Robert Ryman was a 22-year-old aspiring jazz musician who moved to New York City in 1953 and took a day job as a vacation-relief security guard at the Museum of Modern Art. There, he encountered the newly acquired Number 10, 1950 by Mark Rothko, part of the museum’s collecting spree of abstract expressionist paintings.
“His work wasn’t like a picture — like the usual pictures I had seen. That was a revelation,” said Robert. Growing up almost never seeing a painting, he may have felt that Number 10 was, instead of an illusion or reference to something else, an unapologetic, physical entity all on its own. Robert began using this condition — the qualities of wonder and delight, including Rothko’s physical approach of assessing everything in the museum and beyond — to look for a painting’s capacity to assert itself independently upon its surroundings and itself, just as it was. At the time, this “nakedness” came across as radical and enlightening.
In 1955, after two years at the museum, Robert bought some art supplies and began experimenting in his East 60th Street apartment. “I thought I would try and see what would happen,” he said. “I wanted to see what the paint would do, how the brushes would work.” He began exploring the idea of superseding any reference to sources outside the painting object — an “abstraction,” a term he disliked, but abstracted from nothing. His goal was to understand painting in terms of its materials and behaviour — treating it as an object. The deep edges, side drips, and the visible staples of Number 10 inspired Robert to begin. “It was so open.”
Robert would experiment with every kind of fastener and, for a time, hung his canvases perpendicular to the wall with metal struts. He eschewed colour in favour of the reflective and noiseless qualities of white, working in it almost exclusively for six decades. When he was 36, his first solo show kicked off with his being lumped in with the Minimalists and Conceptual artists. He said that it was never his intention to make white paintings. “The white is just a means of exposing other elements. White enables other things to become visible.” In 1992, Robert’s own retrospective was mounted at the Museum of Modern Art.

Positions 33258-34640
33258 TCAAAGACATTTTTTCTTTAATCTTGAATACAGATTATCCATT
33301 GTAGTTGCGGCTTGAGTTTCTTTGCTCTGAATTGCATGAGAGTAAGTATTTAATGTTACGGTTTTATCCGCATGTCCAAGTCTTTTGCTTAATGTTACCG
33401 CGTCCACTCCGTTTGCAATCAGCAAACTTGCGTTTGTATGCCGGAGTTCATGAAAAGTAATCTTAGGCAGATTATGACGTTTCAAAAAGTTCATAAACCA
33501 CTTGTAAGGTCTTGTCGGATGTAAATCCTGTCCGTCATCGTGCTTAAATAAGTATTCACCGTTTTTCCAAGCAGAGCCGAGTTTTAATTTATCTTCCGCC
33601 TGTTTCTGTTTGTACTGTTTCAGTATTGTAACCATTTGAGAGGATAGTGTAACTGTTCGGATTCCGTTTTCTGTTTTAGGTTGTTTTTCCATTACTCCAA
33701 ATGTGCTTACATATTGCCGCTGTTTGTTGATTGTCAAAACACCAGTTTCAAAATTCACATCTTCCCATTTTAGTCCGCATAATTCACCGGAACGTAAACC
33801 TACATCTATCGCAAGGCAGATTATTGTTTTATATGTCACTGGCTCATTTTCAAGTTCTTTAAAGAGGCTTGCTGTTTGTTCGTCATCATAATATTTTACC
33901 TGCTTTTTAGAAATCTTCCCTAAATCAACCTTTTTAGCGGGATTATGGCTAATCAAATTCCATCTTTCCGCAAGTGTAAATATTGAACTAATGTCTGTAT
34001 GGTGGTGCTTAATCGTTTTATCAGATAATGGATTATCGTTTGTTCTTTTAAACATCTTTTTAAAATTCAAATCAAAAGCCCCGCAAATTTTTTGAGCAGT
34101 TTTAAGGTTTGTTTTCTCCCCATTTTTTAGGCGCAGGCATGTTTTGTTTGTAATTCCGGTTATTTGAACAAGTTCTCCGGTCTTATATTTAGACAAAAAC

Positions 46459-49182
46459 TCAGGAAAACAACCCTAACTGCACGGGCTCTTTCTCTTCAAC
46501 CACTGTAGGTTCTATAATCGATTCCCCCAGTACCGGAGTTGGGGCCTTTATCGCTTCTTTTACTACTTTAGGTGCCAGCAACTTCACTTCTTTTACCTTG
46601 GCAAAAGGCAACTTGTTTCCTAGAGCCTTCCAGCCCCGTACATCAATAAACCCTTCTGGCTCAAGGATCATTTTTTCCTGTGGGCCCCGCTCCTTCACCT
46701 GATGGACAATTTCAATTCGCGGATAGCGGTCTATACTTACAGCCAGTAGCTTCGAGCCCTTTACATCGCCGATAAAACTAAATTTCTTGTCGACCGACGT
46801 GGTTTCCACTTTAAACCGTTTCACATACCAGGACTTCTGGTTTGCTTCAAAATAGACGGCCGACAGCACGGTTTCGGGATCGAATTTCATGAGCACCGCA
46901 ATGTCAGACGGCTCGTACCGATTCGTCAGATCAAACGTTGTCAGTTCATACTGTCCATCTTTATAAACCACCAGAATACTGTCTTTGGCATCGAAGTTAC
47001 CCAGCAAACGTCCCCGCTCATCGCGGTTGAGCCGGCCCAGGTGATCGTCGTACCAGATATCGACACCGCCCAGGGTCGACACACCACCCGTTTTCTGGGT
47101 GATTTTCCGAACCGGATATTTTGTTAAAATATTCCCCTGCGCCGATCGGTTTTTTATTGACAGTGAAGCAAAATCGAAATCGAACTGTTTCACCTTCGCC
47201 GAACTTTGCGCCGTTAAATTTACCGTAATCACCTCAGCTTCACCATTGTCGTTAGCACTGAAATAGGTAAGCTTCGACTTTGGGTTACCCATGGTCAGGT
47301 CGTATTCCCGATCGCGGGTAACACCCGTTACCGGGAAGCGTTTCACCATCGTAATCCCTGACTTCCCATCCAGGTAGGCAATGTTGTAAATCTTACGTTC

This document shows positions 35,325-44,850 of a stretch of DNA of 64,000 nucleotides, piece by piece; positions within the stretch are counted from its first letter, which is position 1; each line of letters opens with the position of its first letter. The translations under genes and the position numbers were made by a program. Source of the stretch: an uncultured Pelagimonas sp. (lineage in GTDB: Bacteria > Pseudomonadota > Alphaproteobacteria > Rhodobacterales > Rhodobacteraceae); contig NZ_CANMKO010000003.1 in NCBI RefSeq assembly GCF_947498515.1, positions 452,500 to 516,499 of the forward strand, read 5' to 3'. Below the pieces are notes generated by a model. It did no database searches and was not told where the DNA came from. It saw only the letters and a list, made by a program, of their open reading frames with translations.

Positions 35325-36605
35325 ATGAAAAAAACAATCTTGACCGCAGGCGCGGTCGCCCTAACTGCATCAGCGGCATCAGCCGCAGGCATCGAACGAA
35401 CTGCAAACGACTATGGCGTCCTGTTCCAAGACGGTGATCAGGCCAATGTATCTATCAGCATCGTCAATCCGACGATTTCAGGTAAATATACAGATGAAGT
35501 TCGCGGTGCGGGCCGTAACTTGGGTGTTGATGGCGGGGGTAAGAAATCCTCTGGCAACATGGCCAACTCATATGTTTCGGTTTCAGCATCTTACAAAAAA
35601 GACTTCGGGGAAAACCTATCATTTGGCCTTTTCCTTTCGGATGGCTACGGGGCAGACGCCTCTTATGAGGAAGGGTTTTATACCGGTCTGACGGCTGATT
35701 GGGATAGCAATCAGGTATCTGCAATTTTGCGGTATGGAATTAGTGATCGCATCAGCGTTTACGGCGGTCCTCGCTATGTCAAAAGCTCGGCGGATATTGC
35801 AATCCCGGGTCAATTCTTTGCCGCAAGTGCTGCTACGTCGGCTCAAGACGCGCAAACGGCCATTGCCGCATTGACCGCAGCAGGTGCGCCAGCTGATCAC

PS: “Wow, what is this? I don’t know what’s going on, but I like it.” (Robert Ryman)
Esoterica: Robert Ryman was born in Nashville, the son of an insurance salesman, and a teacher and amateur pianist. He studied to be a teacher and served in the army reserve corps, where he played in a reserve band during the Korean War. Once in New York, Robert continued working at the Museum of Modern Art for seven years, while building his own art practice. Unlike the many artists whose work follows a trajectory arc of discovery and progress, Robert happened upon his calling and process at the moment he discovered his first painting. On February 8, 2019, Robert Ryman died at home in Greenwich Village. He was 88.
“I don’t like this word abstract… but I use it because people… have an idea what I’m talking about.” (Robert Ryman)
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“There is never any question of what to paint, only how to paint.” (Robert Ryman)
Do you feel stuck in a rut? Need time to reflect on transitions? Long for an extended art-play date? Join Ellie Harold for a unique expressive art-making retreat for 12 women in colonial San Miguel de Allende, Mexico. Re-establish flow in your life through painting, movement, soulful discussion, and a wealth of cultural, visual and culinary delights. (Everyone has their own room!)
Art practice will encourage intuitive use of color and expressive mark-making with emphasis on process rather than technique. Materials provided or you can bring your own.
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Candace studied at the Ecole des Beaux Arts in Angers, France but it is her travels in the deserts of Africa and Oman, Antarctica and the Arctic, and sacred sights of Machu Picchu and Petra that serve as her true place of learning. A desire to combine these experiences with a deeper understanding of her own spirituality has provided the underlying focus and inspiration for her paintings.